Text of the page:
Private equity titans dance until the music stops under the California sun
At 7am on Monday, Marc Rowan, chief executive of private equity group Apollo Global, took to the stage in Beverly Hills and warned his fellow financiers that a decade of almost uninterrupted buoyancy in financial markets was ending.
Stock markets would continue to fall, Rowan told the Milken Institute Global Conference, as surging inflation wreaks havoc on the global economy and the US Federal Reserve is forced to respond by raising interest rates.
“There is more of a correction to come,” said Rowan, whose firm manages $513bn in assets. “We are a long way from means and medians,” he said, referring to equity market valuations. “In the credit market, we also have a long way to go.”
It was a stark contrast to the mood just seven months earlier at the same venue, the Beverly Hilton, when dealmakers congregating for the Milken Institute’s October conference celebrated soaring financial markets and record corporate merger and private equity buyout activity.
Now, top executives at Apollo, Guggenheim and Bridgewater peppered their discussions with “recession”, “correction”, “a dark place”. It was reminiscent of the unease in 2008 when they could feel the music about to stop.
“We are coming out of the mother of all happy hours with negative interest rates and massive public spending supporting the economy and reducing risk,” said Mathieu Chabran, the co-founder of private capital group Tikehau Capital. “Now we are all dealing with a massive hangover.”
Investors can no longer count on ever-rising stock market multiples to drive their profits. Lenders, meanwhile, are poised to reduce an unprecedented flow of cash available to finance corporate takeovers as credit conditions tighten.
Much of the pessimism stems from events few dealmakers could have predicted, such as Russia’s invasion of Ukraine, which has caused energy and fertiliser prices to soar, leading to inflation that could put economies across Asia, Europe and Africa into recession and stall growth in the US.
With inflation well above a 2 per cent target, the Fed is increasing interest rates, a manoeuvre that many worry will lead to a recession.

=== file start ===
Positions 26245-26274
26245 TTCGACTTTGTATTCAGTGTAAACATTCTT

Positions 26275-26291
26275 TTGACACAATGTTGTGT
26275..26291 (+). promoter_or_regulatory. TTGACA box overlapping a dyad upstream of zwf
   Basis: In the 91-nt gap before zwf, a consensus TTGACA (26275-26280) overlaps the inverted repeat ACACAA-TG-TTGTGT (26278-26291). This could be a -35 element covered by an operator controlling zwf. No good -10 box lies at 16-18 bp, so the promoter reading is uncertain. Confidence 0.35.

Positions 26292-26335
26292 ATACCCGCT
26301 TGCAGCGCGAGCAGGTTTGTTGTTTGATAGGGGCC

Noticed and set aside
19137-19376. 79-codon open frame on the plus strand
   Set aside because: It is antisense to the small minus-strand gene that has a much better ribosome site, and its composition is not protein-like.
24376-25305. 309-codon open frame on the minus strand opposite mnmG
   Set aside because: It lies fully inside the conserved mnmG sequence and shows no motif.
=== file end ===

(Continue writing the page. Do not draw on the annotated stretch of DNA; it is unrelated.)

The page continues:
“The Fed is going to have to be super aggressive,” said Scott Kleinman, co-president of Apollo. “They will trigger a recession before they allow inflation to run away.”
Bridgewater’s top strategist Rebecca Patterson, by contrast, warned of the threat of stagflation as global trade comes under fire. She said she left the IMF and World Bank spring meetings last month “in a dark place”.
The threat of a slowdown has already rocked the junk bond market, a critical source of funding for buyouts. Many attendees forecast a slowdown in leveraged buyouts as lenders pare back their exposures.
“It has an early-innings feel of a repricing of credit risk,” said Todd Lemkin, chief investment officer of Canyon Partners, who said bank risk committees are likely to be dialling back their financing commitments. “The party seems like it will stop, or pause, at least for a little bit.”
Private equity firms signalled a worry that the cash pouring into the buyout industry would slow.
As one prominent dealmaker noted, there are well over a dozen private equity firms trying to close new fundraisings of $15bn or more. At the same time, investors have marked down their public stock holdings drastically and at a far faster rate than their private portfolios, making them more overexposed to buyouts than ever. Apollo recently cautioned that its new private equity fundraising will take longer than previously expected to close.
Poolside, it did not look so bleak. At around midday on Monday, Leon Black, co-founder of Apollo Global, was eating a sandwich at a table with Nelson Peltz, the billionaire activist investor, and his lieutenant and son-in-law Ed Garden.
Financial industry titans such as Black and Peltz regularly make their way to Beverly Hills to attend the conference, hosted by junk bond pioneer Michael Milken, who made their careers during the go-go 1980s at investment bank Drexel Burnham Lambert.
Drexel went bankrupt in 1990 as Milken pleaded guilty to violating securities laws, but his financial innovation became an unstoppable force. Junk debt-financed takeovers, fuelled by an era of rock-bottom interest rates, are now a more than $4tn market.
On Wednesday, Milken and Howard Marks, the co-founder of Oaktree Capital, reminisced about old financings such as those for sewing-machine maker Singer and machinery giant International Harvester. The deals hark back to the last time inflation was surging and the Fed clipped investors’ “animal spirits”.
As the pair recalled the days just before a three decade-plus bull market in risky debt that made them both billionaires, Fed chair Jay Powell announced a 50 basis point increase in interest rates and signalled more rate hikes ahead.
Many of the younger attendees have never known such a market.
“If you are under 34 years old, you have never invested in your career in a rising rate environment or a down market environment,” said Apollo’s Kleinman. His boss Rowan said he carries a running joke inside the firm: “You’ve worked for me for 10 years and I still don’t know if you are a good investor.”
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